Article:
My older kids love LEGO, so my younger kid is also very keen on playing with them, rather than only playing with DUPLO. I am however concerned that it might be risky for him.

Most pieces are either too small or too large to be, at least in my opinion, frankly harmful. It appears that fatal or life-threatening incidents may have occurred with LEGO in the remote or recent past, such as this one: Boy, 5, chokes on Lego block.

Is anybody aware of any other incident?

3 Answers 3


I'm aware of two serious incidents, but not life-threatening.

One, a young child put a rubber tire on their finger like a ring and went to sleep. This restricted bloodflow and caused swelling. IIRC, an ER visit was necessary but there was no lasting damage.

Another, a child removed a piece using their teeth, and accidentally bit through the element, which stuck to their teeth necessitating oral surgery.

I know multiple children have had bricks stick to their teeth. Always teach your children to use a brick separator or an adult, and never use their mouth or utensils (knives/forks) to pull pieces apart.

As for small parts, you should generally be safe if you follow the age guidelines. Sets with choking hazards are labeled as such.

To my knowledge, there have been no reports of fatal incidents involving LEGO toys, nor invasive surgeries.

DUPLO toys meet very high safety standards for younger children, if you're concerned. They're designed to withstand a great deal of force to prevent breakage (you could probably run them over and only get scratches), and are suited for infants and toddlers to generally handle safely.


The vast majority of lego related injuries included some variation of the following:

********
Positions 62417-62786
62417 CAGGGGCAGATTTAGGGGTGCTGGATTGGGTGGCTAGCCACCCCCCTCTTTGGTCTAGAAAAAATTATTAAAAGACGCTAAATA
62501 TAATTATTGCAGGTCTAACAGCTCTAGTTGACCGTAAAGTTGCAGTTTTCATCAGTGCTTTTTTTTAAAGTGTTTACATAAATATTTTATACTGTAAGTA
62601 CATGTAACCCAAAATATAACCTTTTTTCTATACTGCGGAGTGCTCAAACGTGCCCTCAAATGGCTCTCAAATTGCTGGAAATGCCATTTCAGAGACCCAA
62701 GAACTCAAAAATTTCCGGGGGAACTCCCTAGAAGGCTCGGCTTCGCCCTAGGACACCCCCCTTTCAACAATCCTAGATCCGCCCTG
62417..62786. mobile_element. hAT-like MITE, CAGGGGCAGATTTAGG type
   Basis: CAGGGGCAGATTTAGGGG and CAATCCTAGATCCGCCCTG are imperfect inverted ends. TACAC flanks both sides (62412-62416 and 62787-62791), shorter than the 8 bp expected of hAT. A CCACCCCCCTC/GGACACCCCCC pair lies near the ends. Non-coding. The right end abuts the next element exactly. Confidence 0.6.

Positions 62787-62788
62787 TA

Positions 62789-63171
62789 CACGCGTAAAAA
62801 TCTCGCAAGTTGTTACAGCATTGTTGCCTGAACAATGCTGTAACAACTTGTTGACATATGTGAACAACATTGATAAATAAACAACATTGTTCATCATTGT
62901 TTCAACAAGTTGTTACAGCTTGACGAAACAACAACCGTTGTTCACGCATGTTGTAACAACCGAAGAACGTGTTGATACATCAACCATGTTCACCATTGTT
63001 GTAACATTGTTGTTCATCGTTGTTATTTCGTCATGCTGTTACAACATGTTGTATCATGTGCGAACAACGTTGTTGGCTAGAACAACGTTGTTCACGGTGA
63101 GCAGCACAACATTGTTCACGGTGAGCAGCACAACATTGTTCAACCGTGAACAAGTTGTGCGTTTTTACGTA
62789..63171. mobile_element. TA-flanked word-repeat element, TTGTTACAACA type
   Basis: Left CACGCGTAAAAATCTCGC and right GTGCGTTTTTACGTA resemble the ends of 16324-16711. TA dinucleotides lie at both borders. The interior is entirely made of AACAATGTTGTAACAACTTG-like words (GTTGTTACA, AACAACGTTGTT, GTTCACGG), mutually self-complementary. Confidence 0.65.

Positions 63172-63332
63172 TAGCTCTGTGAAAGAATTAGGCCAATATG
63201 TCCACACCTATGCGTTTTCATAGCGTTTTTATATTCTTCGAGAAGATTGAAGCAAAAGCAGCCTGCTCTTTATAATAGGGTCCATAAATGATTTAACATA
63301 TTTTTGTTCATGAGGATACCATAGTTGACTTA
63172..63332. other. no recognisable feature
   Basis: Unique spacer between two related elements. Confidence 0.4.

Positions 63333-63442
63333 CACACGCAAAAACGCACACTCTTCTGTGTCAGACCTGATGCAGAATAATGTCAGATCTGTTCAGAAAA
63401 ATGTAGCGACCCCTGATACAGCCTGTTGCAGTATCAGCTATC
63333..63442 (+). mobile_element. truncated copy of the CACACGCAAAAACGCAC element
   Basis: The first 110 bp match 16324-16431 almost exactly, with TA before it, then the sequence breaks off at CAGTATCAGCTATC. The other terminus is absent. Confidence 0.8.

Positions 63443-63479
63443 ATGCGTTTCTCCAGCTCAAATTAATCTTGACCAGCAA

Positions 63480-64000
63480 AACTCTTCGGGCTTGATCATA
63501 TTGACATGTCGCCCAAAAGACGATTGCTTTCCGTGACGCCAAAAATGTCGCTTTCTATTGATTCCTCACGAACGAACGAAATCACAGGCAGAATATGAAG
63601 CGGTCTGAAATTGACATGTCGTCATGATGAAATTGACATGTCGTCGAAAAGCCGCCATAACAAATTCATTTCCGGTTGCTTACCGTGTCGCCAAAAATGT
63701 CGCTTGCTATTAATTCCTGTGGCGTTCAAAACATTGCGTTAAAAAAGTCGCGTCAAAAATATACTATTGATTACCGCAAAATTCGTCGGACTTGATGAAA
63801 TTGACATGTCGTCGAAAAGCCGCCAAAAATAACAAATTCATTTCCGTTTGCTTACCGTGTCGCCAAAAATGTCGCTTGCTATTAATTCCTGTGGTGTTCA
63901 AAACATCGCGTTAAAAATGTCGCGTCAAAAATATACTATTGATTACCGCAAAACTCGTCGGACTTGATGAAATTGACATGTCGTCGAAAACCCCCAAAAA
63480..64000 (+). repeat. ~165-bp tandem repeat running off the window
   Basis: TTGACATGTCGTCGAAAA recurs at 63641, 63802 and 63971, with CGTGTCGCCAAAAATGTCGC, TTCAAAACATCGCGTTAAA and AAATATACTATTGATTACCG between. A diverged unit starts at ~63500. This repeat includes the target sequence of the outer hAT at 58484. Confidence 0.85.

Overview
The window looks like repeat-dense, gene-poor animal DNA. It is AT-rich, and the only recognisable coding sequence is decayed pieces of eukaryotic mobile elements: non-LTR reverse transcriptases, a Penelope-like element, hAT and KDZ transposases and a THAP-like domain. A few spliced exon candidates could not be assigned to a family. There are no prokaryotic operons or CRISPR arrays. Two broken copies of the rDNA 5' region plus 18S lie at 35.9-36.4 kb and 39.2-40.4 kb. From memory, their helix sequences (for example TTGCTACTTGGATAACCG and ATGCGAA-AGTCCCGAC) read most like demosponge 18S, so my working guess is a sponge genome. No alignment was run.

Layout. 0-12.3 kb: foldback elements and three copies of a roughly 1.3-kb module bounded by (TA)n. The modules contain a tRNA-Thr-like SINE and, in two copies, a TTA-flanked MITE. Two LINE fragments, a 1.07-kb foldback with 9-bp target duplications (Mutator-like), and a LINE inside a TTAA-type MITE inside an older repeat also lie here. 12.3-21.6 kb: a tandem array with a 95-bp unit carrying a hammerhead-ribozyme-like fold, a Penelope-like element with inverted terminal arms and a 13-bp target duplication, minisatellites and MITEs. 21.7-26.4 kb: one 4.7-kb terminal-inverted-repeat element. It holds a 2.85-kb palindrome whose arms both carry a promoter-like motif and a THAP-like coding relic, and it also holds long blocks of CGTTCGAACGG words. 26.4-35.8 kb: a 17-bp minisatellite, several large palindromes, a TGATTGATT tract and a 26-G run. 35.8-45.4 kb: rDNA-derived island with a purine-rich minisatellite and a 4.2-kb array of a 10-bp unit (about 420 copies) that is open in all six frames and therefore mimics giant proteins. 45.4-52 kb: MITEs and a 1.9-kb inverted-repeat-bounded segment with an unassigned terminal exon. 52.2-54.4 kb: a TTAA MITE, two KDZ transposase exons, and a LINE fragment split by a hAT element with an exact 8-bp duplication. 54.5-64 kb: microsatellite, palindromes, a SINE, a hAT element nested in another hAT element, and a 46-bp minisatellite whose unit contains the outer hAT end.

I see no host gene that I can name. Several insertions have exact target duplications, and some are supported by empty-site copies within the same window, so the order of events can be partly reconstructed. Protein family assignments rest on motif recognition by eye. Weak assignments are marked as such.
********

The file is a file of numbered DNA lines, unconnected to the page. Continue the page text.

• Cutting fingers by trying to disassemble Lego

  • Stepping on Lego (of course)

  • Quick movement of the corner of a piece against the skin, scratching or cutting the skin

  • Swallowing and/or choking on pieces (mostly young children, very young)

  • Getting pieces stuck in orifices such as the ears or nose

Basically, there is nothing majorly life threatening. I have not read or heard of any accounts of electrically operated Lego hurting people either (i.e. 9v system, PowerFunctions etc). If you would like to read personal accounts of harm from Lego, I would suggest taking a peek at this link.

Long story short, unless your child is prone to do things that are dangerous with small items, they are quite unlikely to be harmed, apart from a small scratch every once in a while. Also, all Lego products are accompanied by an age rating (not the one on the front cover) but near the fine print on boxes and instructions. There are adequate warnings and disclaimers, but of course common sense should prevail. If you know your child may get hurt, don't let that opportunity arise.

I hope that helped and answered your question. Happy building!


At about 9 years old I fell out of bed onto a constructed set. Managed to get into my parents bed and fall asleep. In the morning the pillow was soaked with blood and I got the day off school. As far as I am aware there were no lasting side effects, but ay bleeding to the head is not considered healthy.

  • Where did the blood come out of? A cut on your finger? Your nose? Your ears? May 5, 2020 at 19:49
  • Back of my head
    – Craig
    May 5, 2020 at 20:48

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